Trees One

I live in rainy Seattle where I make comics using primarily collage technique. I like cutting up paper and pasting the shapes together in order to build characters and setting—watching a layered story take shape in the process.  In addition to making small comic books out of these stories, I am working on a longer narrative (part memoir, part fairy tale) about end-of-life care and its subsequent grief and pain.  Weaving together traditional comics with collage technique and developing an assortment of characters (a girl with tree branches growing out of her chest, a sheep in wolf’s clothing, a not-so-abominable snowman who reigns over the forest, to name a few), it will explore not only loss of body, but of text, language, and of the narratives we come across or write in our own heads every day. For more background, this first blog post explains this website, the comics I’m creating, and how I got here.  Thank you for stopping in. Follow me on Instagram to see my latest work:

Use and/or duplication of any material on this website without express and written permission from me (Mita Mahato) is strictly prohibited.  


Recent Posts


The last few months have been filled with some exciting events and bright spots for me. Here are some of them:

  • Eroyn Franklin, Kelly Froh, and I edited and contributed to Bloody Pussy: A Feminist Rag. You can read more about the paper in this interview that MK did with us for the Graphic Medicine website. Bloody Pussy was also featured in this very positive review from the AV Club (scroll down past the glossy alien stuff). The Library of Congress even requested a copy of it for its archives! Very proud of this paper.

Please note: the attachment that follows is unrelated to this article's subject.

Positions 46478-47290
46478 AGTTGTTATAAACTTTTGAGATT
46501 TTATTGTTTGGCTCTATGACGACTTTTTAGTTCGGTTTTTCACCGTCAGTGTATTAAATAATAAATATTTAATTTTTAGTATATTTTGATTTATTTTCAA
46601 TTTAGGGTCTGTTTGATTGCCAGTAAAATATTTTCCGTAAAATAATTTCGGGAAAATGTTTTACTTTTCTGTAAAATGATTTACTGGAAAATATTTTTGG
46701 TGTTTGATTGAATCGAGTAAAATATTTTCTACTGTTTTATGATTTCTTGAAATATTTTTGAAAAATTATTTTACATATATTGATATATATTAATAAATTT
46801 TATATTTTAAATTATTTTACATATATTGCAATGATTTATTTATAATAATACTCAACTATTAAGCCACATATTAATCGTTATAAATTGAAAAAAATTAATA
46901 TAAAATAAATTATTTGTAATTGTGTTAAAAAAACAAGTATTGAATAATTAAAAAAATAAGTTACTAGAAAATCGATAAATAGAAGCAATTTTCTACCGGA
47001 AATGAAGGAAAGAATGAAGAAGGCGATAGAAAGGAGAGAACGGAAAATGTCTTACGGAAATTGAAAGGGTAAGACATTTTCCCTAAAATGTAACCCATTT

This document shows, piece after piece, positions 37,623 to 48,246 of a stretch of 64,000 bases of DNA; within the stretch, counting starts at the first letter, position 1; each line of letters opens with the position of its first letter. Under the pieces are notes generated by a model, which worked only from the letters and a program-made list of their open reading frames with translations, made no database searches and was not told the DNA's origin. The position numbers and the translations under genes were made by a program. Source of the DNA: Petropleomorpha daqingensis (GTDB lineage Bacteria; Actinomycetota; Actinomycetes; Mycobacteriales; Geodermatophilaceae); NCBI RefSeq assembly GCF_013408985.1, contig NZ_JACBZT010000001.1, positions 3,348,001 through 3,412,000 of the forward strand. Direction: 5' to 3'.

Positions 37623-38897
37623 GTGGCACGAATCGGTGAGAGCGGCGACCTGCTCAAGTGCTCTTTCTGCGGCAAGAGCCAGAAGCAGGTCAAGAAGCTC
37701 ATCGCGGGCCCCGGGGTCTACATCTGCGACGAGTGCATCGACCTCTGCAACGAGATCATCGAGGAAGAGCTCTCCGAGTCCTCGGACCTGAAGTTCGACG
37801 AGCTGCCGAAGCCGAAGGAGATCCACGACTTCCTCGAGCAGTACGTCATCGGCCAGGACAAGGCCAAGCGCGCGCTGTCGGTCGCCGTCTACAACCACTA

• I was invited to read at Lit Crawl Seattle with Eroyn, Natalie Dupille, and Gina Siciliano (Kelly hosted). The session was titled “Draw It Out: Indie Comix.” It was an energizing and dynamic event that exposed a new audience to the wide berth of comix that Seattle artists are creating. So happy to have been a part of Lit Crawl!
  • In anticipation of Short Run, I was interviewed for The Stranger!! Rich Smith was a dream interviewer. The conversation felt comfortable, engaging, dynamic—and like I spilled my guts but with a tub in place to make it not so messy. He’s also a genius wordsmith and a brilliant poet in his own right. Thank you, Rich!
  • Speaking of Short Run: This year’s fest was incredible. Paul Constant from The Seattle Review of Books wrote this thoughtful reflection on what made this event a stand-out for him. He really “gets” what Short Run is about and it makes his advocacy of small press and local artists and writers all the more appreciated. His piece includes a generous review of my newest books, Sea and Hitched. Paul also reviews Robyn Jordan’s new mini, “Louder.” If you get a chance to pick up a copy of Robyn’s book, do. It was a highlight of the festival for me. Thank you, Paul!
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